The controversial Brooklyn pastor who figured in a million-dollar robbery as a victim recently staged a reenactment of the heist.
But, he did not stop there.
Bishop Lamor Miller-Whitehead, who heads the Leaders of Tomorrow International Churches in Brooklyn, relived the daring jewelry robbery during Sunday's prayer meeting at his church.
According to BestLife Online, Whitehead directed some congregation members to mimic what transpired during the armed robbery.
"I need you to get back in position when them three men came in here with them guns out. I gotta get back into position," Whitehead said.
He then produced a "voosh" sound and ducked into the church floors behind the podium to dramatize the incident.
The 'strange' reenactment took on another height when the flashy pastor made a bold Biblical comparison.
'Like King David'
Whitehead explained that whatever he lost during the armed heist, God would make a way to give him back twice as much as what he lost in the robbery.
"Don't think that God allows somebody to come here and steal something for him not to give us double. This is what the Bible says. David recovered all," the pastor told his audience.
Earlier reports said that Whitehead lost over $1 million in jewelry when three armed men stormed into his church while delivering a sermon last week.
The incident was live streamed and seen by in-person churchgoers, reports said.
What the Assailants Took
The New York Post initially reported that the armed robbers successfully took at least $400,000 in jewelry from the pastor and his wife.
The Post said some church members also had their valuables taken during the incident.
Among the items the robbers stole from Whitehead were his bishop's ring and several gold chains.
However, a subsequent report by the same news outlet pegged the total amount of stolen jewelry at $1 million.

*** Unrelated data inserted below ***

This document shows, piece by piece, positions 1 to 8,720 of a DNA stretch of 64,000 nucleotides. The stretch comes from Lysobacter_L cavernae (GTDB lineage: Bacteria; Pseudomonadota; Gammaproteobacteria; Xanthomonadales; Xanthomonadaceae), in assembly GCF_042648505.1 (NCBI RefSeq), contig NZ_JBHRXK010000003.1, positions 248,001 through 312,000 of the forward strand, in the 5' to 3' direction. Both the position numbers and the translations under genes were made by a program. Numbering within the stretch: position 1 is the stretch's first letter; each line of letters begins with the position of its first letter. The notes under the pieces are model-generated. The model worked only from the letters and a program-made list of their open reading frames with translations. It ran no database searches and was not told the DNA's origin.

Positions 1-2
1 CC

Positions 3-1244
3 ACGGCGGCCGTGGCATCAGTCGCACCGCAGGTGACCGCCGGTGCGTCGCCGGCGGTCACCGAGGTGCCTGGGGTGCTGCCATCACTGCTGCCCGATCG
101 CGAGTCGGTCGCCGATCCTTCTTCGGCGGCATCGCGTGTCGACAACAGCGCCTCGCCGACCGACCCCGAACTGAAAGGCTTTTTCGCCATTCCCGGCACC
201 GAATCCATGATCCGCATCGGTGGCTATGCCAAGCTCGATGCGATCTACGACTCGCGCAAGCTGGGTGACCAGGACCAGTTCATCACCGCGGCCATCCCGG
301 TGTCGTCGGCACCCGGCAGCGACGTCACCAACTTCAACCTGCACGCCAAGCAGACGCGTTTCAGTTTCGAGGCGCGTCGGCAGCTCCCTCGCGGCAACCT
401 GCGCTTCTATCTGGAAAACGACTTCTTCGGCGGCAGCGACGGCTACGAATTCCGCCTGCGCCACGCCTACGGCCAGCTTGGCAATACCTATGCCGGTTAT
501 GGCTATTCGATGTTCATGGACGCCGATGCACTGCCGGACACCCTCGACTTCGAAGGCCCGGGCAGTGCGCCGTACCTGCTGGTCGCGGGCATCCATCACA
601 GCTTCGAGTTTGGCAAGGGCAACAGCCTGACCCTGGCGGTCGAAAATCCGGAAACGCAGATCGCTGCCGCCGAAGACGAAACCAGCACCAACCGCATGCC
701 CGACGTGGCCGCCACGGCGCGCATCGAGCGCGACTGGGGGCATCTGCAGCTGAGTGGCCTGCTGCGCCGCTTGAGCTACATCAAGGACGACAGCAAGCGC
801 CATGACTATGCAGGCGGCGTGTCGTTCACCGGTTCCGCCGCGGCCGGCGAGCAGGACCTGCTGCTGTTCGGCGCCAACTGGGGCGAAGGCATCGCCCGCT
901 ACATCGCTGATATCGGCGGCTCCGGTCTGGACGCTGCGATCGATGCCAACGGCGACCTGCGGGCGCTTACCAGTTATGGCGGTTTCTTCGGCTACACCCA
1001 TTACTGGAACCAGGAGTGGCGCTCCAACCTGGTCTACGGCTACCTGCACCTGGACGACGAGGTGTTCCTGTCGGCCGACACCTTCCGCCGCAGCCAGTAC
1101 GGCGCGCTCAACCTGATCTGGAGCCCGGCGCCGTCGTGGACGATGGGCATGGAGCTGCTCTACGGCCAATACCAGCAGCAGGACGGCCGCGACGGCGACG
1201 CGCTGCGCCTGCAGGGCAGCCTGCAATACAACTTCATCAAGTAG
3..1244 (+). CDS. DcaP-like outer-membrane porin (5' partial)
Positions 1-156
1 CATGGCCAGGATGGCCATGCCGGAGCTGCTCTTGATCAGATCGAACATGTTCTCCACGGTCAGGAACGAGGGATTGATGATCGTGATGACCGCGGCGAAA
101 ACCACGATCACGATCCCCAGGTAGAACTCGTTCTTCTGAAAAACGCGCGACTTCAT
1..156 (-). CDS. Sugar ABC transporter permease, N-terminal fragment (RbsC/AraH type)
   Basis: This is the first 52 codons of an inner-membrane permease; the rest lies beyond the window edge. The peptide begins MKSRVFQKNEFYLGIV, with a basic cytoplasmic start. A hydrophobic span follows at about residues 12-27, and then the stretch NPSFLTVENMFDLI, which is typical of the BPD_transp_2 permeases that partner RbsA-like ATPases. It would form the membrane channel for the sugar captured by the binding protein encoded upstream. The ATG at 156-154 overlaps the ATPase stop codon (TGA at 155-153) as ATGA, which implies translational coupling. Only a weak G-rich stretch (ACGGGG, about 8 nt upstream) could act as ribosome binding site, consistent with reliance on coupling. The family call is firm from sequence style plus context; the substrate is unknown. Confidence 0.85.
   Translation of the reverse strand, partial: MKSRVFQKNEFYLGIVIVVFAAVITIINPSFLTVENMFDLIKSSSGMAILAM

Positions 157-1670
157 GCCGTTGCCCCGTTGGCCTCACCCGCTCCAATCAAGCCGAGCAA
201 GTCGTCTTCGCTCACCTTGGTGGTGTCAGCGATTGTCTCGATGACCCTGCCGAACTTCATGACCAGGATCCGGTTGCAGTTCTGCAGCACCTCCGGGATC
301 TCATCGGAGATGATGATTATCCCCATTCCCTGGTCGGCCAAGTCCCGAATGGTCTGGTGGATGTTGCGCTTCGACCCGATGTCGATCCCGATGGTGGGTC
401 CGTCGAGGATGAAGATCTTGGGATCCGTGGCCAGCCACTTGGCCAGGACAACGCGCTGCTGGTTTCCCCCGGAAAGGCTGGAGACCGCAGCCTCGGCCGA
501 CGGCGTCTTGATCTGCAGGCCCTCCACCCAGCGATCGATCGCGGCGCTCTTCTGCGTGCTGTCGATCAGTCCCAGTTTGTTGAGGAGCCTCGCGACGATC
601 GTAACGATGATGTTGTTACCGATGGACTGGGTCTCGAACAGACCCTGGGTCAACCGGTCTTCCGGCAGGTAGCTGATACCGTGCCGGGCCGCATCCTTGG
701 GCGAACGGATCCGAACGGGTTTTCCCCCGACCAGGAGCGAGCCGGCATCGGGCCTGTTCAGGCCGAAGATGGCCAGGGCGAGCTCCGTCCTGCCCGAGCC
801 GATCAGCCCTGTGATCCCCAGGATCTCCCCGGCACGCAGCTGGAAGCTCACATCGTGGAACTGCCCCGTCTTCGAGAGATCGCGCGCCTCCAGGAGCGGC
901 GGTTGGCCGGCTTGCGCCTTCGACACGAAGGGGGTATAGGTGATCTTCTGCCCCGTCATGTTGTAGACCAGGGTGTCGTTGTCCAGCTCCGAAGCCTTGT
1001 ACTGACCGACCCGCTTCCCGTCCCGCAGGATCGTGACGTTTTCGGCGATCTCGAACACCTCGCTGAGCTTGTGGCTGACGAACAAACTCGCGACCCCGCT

A Robber Himself?
Despite his current status as a 'man of God,' Whitehead apparently had a shady past that included being a robber himself.
A 2006 New York Post article revealed that Whitehead, then 27, was arrested on 10 identity theft charges that victimized at least five Suffolk County residents.
The report bared that Whitehead potentially stole $2 million by stealing the identity of the victims who resided in Long Island and Brooklyn.
New York police suspected that there could have been other victims in neighboring states.
Aside from the identity theft charges, Whitehead was also accused of duping one of his parishioners into giving him her life savings.
A Daily News report revealed that the Brooklyn pastor allegedly convinced Pauline Anderson, 56, to issue him a $90,000 check.
Anderson said in her lawsuit that Whitehead promised to help her buy a home despite her low credit ratings.
They also allegedly agreed that Whitehead would give her $100 monthly until such time that the pastor has successfully bought her the home he promised her.
Whitehead, however, stopped giving Anderson the promised payments after just one month, the report said.